About me

By day I’m a teacher-educator (which means I train teachers) living in London.  The rest of the time I don a tutu and prance out there in public – using my freedom (expressed through quirky dance challenges) to raise funds to help tackle the poverty and persecution that limit that of others.

But how did I get to this point?  This film does a pretty good job of summarising everything up to my first ‘Free to Dance’ campaign back in 2010:

 

Edited Life Highlights

  • In 2017 I underwent surgery for an unknown knee problem. It spurred me into wanting to dance again – who knows how long we’ll have left to do the things we love?
  • Between 2014 and 2016 I became Subject Leader for the Citizenship PGCE at the UCL Institute of Education, got injured a lot, fell in love, bought my first house and got engaged to be married.
  • In 2013 I reached Land’s End after dancing the full length of Britain from John o’Groats – 1,350 miles of dancing interrupted only after being run down by a drunk driver 200 miles from the finish.  In total we raised more than £100,000 for a range of charities working to make Burma freer and fairer – including the Burma Campaign UK, Amnesty International, Partner’s Relief and Development and Prospect Burma.
  • 2011 saw me I danced the world’s longest ever dance at The Scoop in central London – 5 days, 15 hours of non-stop dancing.  7000 people came along to dance with me and much fun was had (despite the pain).
  • Prior to that, in the same year I became the first person to dance every step of the London Marathon.
  • In 2010 I found out that one of my best friends from my time working in a refugee camp on the Thai-Burma border had died. I quit my job to set up a charity (LearnBurma) to raise awareness of Burma among young people in the UK.  This led to me using dance as a means to symbolise the freedom we have but which is denied to so many worldwide.  I also began working part-time as a tutor on the Citizenship PGCE at the UCL Institute of Education.
  • In 2007 my teaching was rate outstanding by OFSTED when they came to inspect the school.  That was nice of them, and very lucky on my part – they happened to come to my class during a particularly good 20 minutes featuring a filmed lesson introduction, voting pods, a class simulation of The Weakest Link and lots of ice cream.
  • In 2006 I got myself my first ‘proper job’.  I began working as a Citizenship teacher at an inner-city comprehensive called Deptford Green School.
  • In 2005/06 I returned and became a qualified teacher in London. During my training year I organised a 100-mile charity walk through the night with my good friends Ian and Aimee.  We called it ‘Nightstrider’ – and it reminded me of my love of physical challenge.
  • After deciding teaching was the career for me, in 2004/5 I spent a year working as a teacher in Mae La Oon refugee camp on the Thai-Burma border.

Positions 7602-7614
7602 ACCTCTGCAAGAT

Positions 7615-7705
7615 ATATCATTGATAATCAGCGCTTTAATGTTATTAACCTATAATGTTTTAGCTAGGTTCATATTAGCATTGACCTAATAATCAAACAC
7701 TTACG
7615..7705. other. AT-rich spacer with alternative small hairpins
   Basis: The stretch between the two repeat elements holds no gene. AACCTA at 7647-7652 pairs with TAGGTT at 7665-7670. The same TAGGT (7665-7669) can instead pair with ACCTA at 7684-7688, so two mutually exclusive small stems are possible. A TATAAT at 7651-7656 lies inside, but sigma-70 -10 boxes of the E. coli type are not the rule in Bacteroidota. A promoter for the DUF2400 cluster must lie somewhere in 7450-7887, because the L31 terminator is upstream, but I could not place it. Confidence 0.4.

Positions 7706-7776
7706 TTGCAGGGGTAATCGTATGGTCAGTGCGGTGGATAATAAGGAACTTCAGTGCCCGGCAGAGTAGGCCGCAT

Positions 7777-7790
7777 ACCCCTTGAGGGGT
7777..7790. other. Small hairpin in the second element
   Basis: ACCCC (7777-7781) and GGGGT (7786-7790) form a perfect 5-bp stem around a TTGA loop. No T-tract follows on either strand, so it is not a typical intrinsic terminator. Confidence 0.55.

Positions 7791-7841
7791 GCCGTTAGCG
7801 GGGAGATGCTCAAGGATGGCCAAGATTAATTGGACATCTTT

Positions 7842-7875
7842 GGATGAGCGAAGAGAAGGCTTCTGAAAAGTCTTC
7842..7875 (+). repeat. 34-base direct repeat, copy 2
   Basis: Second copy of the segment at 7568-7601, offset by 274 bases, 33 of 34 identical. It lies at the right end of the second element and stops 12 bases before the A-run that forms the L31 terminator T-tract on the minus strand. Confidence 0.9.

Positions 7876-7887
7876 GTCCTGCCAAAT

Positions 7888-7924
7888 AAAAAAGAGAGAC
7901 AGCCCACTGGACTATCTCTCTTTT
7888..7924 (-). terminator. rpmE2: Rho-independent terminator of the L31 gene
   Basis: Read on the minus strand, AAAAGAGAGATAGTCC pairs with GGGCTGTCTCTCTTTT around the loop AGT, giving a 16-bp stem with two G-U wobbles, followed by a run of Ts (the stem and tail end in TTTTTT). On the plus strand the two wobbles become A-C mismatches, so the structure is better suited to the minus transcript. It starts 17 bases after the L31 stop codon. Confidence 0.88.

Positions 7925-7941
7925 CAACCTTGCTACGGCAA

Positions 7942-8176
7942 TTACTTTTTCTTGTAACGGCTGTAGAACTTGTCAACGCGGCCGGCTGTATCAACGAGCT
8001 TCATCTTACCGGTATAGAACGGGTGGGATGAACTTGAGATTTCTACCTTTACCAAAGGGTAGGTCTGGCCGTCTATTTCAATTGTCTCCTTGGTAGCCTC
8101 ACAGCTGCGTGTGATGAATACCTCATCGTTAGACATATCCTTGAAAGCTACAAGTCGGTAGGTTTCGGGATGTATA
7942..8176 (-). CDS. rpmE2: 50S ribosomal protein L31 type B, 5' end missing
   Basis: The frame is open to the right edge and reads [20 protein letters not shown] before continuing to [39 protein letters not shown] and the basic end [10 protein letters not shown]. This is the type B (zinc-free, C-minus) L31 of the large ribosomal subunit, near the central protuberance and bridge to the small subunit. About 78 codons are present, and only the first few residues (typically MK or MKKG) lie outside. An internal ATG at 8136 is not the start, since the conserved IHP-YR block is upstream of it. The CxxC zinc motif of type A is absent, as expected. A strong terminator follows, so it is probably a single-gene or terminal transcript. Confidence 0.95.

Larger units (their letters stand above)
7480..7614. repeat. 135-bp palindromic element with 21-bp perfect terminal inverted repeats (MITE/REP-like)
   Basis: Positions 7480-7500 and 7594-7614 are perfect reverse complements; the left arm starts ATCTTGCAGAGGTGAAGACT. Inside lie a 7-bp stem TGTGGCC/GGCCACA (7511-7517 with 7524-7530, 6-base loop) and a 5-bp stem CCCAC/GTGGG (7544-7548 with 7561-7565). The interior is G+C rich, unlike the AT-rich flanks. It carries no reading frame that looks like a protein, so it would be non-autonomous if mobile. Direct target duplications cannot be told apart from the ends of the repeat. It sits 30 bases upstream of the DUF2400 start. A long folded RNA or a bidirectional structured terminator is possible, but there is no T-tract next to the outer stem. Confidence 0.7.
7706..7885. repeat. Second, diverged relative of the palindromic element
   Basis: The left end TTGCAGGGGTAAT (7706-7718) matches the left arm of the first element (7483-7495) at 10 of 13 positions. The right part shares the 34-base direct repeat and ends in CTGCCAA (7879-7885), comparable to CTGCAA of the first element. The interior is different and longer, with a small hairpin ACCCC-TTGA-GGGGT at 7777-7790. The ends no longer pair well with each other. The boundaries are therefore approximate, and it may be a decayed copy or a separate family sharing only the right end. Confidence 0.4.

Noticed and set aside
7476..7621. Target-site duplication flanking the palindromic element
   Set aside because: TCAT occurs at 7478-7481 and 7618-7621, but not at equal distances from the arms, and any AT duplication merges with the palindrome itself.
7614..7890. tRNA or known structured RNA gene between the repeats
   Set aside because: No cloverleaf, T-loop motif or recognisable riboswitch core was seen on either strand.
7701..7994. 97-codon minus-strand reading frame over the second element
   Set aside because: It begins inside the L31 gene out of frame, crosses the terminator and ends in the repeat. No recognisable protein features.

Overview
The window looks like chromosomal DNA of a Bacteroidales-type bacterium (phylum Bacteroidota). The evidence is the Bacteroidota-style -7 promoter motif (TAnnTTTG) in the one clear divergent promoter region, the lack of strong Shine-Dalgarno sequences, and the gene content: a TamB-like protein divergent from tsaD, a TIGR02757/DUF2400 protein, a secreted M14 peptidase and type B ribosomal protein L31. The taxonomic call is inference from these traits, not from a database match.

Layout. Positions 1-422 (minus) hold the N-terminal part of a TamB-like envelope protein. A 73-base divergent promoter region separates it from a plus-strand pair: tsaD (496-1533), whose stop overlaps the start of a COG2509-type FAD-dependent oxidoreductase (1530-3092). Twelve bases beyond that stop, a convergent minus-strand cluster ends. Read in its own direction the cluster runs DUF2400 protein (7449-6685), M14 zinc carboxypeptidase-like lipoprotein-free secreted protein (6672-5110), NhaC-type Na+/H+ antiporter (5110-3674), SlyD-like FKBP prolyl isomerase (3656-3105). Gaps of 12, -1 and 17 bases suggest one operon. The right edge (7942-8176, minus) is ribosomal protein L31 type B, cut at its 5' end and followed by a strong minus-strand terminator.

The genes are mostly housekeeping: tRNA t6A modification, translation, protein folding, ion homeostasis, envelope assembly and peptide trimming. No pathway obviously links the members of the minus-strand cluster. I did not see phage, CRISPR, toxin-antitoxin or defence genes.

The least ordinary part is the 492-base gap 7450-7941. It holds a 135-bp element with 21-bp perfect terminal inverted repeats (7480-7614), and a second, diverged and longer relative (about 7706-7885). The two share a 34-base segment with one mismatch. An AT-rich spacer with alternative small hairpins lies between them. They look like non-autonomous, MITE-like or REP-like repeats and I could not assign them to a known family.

• I hung around in Norwich for a couple of years afterwards – working in a convenience store, becoming a baker in a supermarket, living on a boat on the Norfolk Broads and co-ordinating a university campaign to promote Fairtrade throughout Norwich using (wait for it) dance – called the Fairtrade Funkathon.
  • I studied an MA in Development Studies at the University of East Anglia in 2000/01 after spending a year raising awareness of Fairtrade among schools across Wiltshire.
  • I went to the University of Durham from 1997 to 2000 and secured a first in BA Sport in the Community.  I initially wanted to become famous through being really good at a sport, and use my fame to change the world.  Unfortunately I wasn’t that good.  In the first year I donated my student loan to help pay for that street children’s centre – I was ridden with a lot of guilt about that fashion show.
  • I took a year out in 1997 to retake those A-levels, raise funds for a Romanian street children’ centre and travel back out to Romania.  The fundraising didn’t go well – I organised a fashion show which never materialised and I lost a lot of my own money.  It’s a failure that’s motivated me ever since.
  • In the summer of 1996 I cycled from John o’Groats to Land’s End in 10 days, unsupported, to raise further funds for Romania.  Despite forgetting my walkman and having to sing to myself to make it up the hills, I had discovered a love of challenge and adventure.
  • I became the equivalent of Head Boy at my secondary school in 1996. I messed up my A-levels that year through a combination of (thinking I was) falling in love and the social and self-esteem effects of really bad acne.
  • In 1995 I travelled out to Romania with a group of sixth form students and our school.  We collected donations from our local community and drove out there.  It was my first experience of seeing people in real need.
  • In 1991 I moved from Newport Pagnell in Milton Keynes to Bradford-on-Avon in Wiltshire.  It helped to get rid of some of my shyness.
  • On discovering the plight of the tropical rainforests in the late eighties, at my middle school I helped to co-ordinate a fundraising campaign to protect 40 acres of Belizian rainforest.  I loved every minute of working for a cause I believed in.
  • For my seventh birthday I held a penguin party where attendees (and my dad) had to dress up as penguins.  I liked dressing up.
  • I wanted (and received) a wheelbarrow for my fourth birthday.  I was always an outdoors kind of person.

 

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